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Guest Posts, Learning at its Best, Philosophical Meanderings

Schools Fail Boys (Guest Post by by Josh Stumpenhorst)

This post is a guest post (cross-posted from Stump The Teacher) by , who is a “father, husband, 6th grade SS/LA teacher, tech enthusiast, current IL teacher of the year, ISTE emerging leader and aspiring Jedi.” according to his Twitter ID. I have been learning from Josh for a while and appreciate his honest examination of all we do in education.  Please follow him on Twitter as@stumpteacher and join in the conversation about this post!
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Before you read, understand that this might be offensive or considered sexist, but I feel a need to share some thoughts I have had recently in regards to boys in our schools. We are failing them. I base my argument on the basis that yes, I am a boy myself, as well as the fact that I grew up with two brothers and have two sons of my own. With that in mind, I feel as though I have a fair amount of experience with boys in schools.

The first area in which I feel we are failing our boy students is the lack of male teachers in the classrooms. This is more prevalent in the primary grades where a child may go through their entire elementary experience without a single male classroom teacher. While I am certainly not saying there is something wrong with female teachers, I do see the importance of a strong male role model in boy’s lives. This is especially true of boys that come from divorced homes where they live with their mothers. Again, I am not saying single mothers can’t raise boys well, but boys need a positive male figure in their lives. I see a fair share of boys that lack a male role model at home and it is obvious in the way they conduct themselves in a classroom and with peers. While this may be cliché, boys need that male figure to help them grow up and “be a man”.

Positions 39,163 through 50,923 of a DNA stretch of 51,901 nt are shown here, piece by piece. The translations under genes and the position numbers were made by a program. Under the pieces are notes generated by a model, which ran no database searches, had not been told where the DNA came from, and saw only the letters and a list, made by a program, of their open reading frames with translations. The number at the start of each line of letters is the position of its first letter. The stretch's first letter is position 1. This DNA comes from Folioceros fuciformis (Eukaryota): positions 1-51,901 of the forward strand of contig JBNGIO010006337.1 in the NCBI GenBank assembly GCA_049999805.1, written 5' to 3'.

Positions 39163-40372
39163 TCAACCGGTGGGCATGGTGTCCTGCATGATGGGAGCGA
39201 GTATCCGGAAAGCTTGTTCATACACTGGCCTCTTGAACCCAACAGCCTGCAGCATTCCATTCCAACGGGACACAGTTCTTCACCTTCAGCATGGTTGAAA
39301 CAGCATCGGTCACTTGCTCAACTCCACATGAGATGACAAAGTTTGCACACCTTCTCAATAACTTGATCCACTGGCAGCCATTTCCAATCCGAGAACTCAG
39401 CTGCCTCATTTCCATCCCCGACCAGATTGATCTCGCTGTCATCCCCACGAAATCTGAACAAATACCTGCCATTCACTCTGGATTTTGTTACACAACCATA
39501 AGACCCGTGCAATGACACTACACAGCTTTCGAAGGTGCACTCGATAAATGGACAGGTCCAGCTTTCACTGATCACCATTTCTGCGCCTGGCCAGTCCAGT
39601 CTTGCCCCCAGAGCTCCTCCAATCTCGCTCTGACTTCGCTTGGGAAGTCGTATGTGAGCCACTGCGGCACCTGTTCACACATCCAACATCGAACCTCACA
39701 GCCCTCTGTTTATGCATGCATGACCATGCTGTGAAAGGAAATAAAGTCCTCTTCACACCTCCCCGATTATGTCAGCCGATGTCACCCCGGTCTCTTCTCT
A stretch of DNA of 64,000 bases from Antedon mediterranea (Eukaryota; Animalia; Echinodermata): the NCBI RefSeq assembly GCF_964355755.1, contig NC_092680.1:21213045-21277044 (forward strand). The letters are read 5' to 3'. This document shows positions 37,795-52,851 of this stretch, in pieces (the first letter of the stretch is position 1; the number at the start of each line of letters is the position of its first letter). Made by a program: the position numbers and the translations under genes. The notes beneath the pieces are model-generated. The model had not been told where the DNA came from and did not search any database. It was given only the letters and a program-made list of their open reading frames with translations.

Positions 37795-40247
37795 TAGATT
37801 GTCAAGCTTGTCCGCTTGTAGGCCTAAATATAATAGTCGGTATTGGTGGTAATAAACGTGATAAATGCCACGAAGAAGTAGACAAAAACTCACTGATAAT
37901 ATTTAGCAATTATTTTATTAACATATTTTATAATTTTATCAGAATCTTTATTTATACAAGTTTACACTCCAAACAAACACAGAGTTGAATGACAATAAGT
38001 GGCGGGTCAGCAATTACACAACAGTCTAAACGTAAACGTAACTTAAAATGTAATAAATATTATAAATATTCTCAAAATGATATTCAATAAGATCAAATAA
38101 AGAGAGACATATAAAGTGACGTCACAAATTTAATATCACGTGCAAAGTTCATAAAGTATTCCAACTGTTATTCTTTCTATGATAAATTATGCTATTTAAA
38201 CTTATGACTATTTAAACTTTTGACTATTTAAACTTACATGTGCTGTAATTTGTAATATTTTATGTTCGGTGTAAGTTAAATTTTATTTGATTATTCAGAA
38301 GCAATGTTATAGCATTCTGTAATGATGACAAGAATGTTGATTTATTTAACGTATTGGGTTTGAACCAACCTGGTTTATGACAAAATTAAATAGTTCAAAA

Another place in which I see us falling short with boys is the overall structure of our schools. Boys are inherently rambunctious, active and often loud. Yet, we ask them to sit in nice rows, be quiet, keep their hands to themselves and stay out of the dirt. If they fail to do this, we discipline them and if that doesn’t work we label and medicate them…all for just being boys. How can we create more boy friendly learning environments that support and encourage those naturally boy-like characteristics?

My final concern for boys in our schools is our post-Columbine obsession with zero tolerance policies in schools. Yes, I fully support the need for safety in our schools and bullying should not have a place among our kids. We should do everything in our power as teachers and parents to ensure every child comes to school and feels safe. However, have we gone too far with the zero tolerance policies? As a child I spent many days shooting my brothers and various other objects with a variety of Nerf, BB or pretend guns. Personally, I probably told my buddies or brothers that I was going to “kill them” numerous times. It was something all the boys I know did and none of us grew up to commit heinous crimes or end up behind bars. Yet, if a kindergartner is overheard playing “gun games” on the playground, he will be in the principal’s office and his parents will have a meeting with the social worker. If you doubt that, don’t. This happened to someone close to me this fall. Again, I realize the need for all kids to feel safe and go to school feeling secure, but at what expense? Millions of boys across this country play shooting games, gun games, and pretend “killing” and will grow up to live happy and successful lives.

I don’t want to sound like I am making excuses for boys because I am not. However, it seems as though schools are setting up boys for failure from the moment they walk in until they either comply or get through to graduation.

For some additional thoughts on this subject I encourage you to take a look at this TED Talk from Ali Carr-Chellman.

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grandma, teacher, Apple Distinguished Educator (ADE), DEN STAR, Google Certified Teacher, camper, Gifted Resource Tchr, NETS*T certified, lover of learning

Discussion

14 thoughts on “Schools Fail Boys (Guest Post by by Josh Stumpenhorst)

  1. Couldn’t agree more the sad fact is that these boys are the results of more times than. Of fathers walking away from their responsibilities I .e. there Marriages! It is very difficult…

    Posted by Bill | February 4, 2012, 3:10 pm
    • One additional factor that Josh did not include, probably because it is a cultural issue more than a school issue, is the lack of positive role models for boys. When I began teaching in the late 1960′s and through the 70′s boys there were plenty of good guys to emulate in sports and other arenas. That began to change in the 80′s and now the all powerful media promotes only the bad guys. Sad lot that boys have to look toward.